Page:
Community-rooted partnerships

Aidil Ortiz, the lead organizer of Untokening Durham, came into city planning work from a background in public health, and he perspective reflects that somewhat unusual path. In addition to doing great work organizing the event, she gave probably my favorite talk of the conference, about her work on community engagement for the Durham Belt Line, a rails-to-trails greenway project on the outskirts of downtown.

Her session was fantastic, and also relevant to Oakland’s bike plan (and, I hope, others).

“Green infrastructure is not innocent”

Ortiz’s interest in the Belt Line project stemmed from concerns about its potential to spur the kind of gentrification and displacement currently being experienced in downtown Durham. She began with the assertion that “green infrastructure is not innocent.” The Belt Line project exists as part of a system of historical oppression, and it has the potential to deepen historical divisions and inequities.

The language of the project Master Plan employs typical tropes related to creative class economic development:

The Master Plan recommends walkable mixed-use development types along the trail to maximize return on investment….[T]he design challenge was to turn a corridor which served as “backdoor” for nearly a century into a “front door.” This concept shows how the Durham Belt Line can provide a gateway into Durham’s Innovation District and how new trailside infill development can take advantage of the trail as an amenity.

After the master plan was presented to the public in August 2018, community concern prompted the city to develop an equitable engagement plan, which is where Ortiz got involved.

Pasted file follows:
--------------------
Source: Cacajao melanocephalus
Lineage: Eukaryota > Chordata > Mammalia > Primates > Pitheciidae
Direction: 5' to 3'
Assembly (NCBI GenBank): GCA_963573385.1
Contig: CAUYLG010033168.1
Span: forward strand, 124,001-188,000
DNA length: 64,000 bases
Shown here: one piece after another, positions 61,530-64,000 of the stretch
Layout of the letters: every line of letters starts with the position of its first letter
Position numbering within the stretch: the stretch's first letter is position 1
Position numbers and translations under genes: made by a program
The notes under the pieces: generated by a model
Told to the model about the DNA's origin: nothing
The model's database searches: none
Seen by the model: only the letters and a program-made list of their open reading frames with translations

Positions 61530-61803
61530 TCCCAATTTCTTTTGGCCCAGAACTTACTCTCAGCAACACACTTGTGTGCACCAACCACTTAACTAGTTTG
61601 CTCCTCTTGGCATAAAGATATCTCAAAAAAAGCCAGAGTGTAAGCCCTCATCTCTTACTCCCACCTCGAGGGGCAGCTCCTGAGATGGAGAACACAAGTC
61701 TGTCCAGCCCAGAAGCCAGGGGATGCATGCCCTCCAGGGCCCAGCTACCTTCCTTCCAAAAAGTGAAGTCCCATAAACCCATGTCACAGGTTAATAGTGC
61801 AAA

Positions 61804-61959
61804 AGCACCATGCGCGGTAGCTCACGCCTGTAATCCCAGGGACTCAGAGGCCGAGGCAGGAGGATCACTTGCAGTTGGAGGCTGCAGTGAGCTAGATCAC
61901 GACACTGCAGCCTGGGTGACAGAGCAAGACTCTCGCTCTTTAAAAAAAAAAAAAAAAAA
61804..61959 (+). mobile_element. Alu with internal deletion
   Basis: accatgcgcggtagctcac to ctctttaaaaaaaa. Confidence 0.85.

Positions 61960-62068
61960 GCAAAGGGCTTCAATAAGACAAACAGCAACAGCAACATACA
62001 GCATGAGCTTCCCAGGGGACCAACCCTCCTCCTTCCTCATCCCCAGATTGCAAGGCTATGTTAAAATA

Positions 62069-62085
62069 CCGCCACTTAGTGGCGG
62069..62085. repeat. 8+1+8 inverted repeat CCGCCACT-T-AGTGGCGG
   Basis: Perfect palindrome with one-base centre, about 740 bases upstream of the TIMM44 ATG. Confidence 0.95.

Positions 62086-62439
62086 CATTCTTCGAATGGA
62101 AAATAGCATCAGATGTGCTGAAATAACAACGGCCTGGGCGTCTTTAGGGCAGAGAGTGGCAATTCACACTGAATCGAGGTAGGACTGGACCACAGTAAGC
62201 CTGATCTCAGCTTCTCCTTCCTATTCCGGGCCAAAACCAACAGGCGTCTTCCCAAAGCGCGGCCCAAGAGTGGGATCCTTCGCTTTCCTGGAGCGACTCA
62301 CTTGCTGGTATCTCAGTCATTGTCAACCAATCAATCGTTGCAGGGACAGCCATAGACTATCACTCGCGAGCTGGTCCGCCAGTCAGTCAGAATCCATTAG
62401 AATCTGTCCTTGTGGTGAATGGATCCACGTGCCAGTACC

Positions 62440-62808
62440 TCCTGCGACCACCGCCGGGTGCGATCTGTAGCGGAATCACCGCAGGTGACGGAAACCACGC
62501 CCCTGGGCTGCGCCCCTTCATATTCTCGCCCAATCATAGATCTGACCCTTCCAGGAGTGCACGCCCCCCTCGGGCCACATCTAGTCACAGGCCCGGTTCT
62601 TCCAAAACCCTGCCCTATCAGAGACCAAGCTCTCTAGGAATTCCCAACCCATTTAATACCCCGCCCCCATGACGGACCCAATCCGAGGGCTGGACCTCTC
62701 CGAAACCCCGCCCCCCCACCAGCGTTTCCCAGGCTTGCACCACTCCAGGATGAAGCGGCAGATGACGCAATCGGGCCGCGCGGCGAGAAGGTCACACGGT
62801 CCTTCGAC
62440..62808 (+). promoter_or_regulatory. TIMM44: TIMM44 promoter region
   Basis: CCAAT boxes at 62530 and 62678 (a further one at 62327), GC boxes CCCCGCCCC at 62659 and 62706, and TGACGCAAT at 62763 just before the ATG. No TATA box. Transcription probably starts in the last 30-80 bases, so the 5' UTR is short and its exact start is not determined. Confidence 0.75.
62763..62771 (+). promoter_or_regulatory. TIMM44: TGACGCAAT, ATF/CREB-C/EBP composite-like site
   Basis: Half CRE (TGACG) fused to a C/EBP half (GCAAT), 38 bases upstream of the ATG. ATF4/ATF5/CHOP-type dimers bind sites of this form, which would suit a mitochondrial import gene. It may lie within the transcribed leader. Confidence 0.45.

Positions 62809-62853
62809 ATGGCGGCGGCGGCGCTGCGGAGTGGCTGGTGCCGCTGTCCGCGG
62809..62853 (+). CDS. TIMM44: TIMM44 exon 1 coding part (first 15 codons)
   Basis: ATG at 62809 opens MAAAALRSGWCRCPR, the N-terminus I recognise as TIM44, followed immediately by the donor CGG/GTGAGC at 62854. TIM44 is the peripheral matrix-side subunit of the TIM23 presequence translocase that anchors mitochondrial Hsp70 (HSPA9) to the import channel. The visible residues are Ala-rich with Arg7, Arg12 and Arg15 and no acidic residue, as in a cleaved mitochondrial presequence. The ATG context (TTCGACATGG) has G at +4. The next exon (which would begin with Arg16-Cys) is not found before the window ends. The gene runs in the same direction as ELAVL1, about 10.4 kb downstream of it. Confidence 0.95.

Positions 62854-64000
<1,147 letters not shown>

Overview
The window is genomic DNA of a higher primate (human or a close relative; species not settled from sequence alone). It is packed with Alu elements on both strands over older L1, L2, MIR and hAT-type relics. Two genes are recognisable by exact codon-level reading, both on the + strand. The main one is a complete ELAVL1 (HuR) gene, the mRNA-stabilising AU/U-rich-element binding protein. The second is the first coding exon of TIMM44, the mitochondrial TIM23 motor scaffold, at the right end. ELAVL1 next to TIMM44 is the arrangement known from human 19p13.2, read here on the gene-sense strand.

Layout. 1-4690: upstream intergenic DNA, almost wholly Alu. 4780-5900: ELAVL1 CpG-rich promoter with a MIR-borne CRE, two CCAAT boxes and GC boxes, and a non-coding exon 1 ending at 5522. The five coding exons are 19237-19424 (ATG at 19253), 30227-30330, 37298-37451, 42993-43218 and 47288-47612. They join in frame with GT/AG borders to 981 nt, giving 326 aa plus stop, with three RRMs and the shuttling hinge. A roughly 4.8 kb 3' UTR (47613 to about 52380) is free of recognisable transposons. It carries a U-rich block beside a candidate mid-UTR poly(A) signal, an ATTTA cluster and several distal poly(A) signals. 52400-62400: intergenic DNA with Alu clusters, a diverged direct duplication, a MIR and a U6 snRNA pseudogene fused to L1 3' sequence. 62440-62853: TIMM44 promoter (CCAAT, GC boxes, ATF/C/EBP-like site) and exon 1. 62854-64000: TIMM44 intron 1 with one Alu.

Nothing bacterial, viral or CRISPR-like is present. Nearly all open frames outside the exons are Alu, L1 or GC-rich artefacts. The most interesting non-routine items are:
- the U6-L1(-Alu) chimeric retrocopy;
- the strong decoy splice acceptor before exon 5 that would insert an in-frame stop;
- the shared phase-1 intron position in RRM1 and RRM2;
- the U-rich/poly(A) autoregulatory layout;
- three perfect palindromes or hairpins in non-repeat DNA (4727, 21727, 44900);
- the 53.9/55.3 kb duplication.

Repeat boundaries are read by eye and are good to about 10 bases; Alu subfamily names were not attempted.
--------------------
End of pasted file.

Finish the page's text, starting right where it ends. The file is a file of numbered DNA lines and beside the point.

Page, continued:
Ortiz outlined the problems of the usual community engagement process on a design project. A large contract will go out for RFP (Ridiculous Fucking Process, I say). It will have extra selection points available for organizations led by people of color, but locally, there are no POC-led organizations which can win a bid on the entire project, so the contract will go to an organization from out of state which has no connections in the community. For a $100K project, they’ll charge $40K to do four community meetings, and those will net comments from about eight residents, because the usual suspects (urbanist geeks like me) will show up at more than one meeting. $5K per resident engaged is pretty bad return on investment.

Every community has existing organizations which are already talking with people about what they need, already convene regularly, and already reach hundreds or thousands of residents. Ortiz asked, why are we giving money to outside consultants to do crappy engagement work when we have groups in the city for whom engagement is their primary function?

She made a distinction between the more generic “Community-Based Organization” and what she termed a “Community-Rooted Organization.” Some nominal CBOs don’t do much grassroots work and don’t have the kind of connection to the community they’d need to do the engagement. Community-rooted partnerships tap into the work grassroots organizations are already doing. And, she noted, you don’t need new money; you just need to take that $40K that the city is spending anyway and give it to the grassroots instead of the outside consultants.

“Asking community groups to be involved without paying them is bullshit.”

What actually happens in most cities is that the traditional consultants get the $40K, and then they ask the community-rooted organizations to show up for the session the consultants are being paid for. As Ortiz put it, “Asking community groups to be involved without paying them is bullshit.” Oboi Reed prefers the phrase, “Fucking pay us”; he is tired of being asked to participate in conferences or panels, presumably as a leader in the field, without being offered travel expenses or honoraria. If we’re willing to pay MIG for their expertise about design, we should be willing to pay community-rooted organizations for their expertise about their community.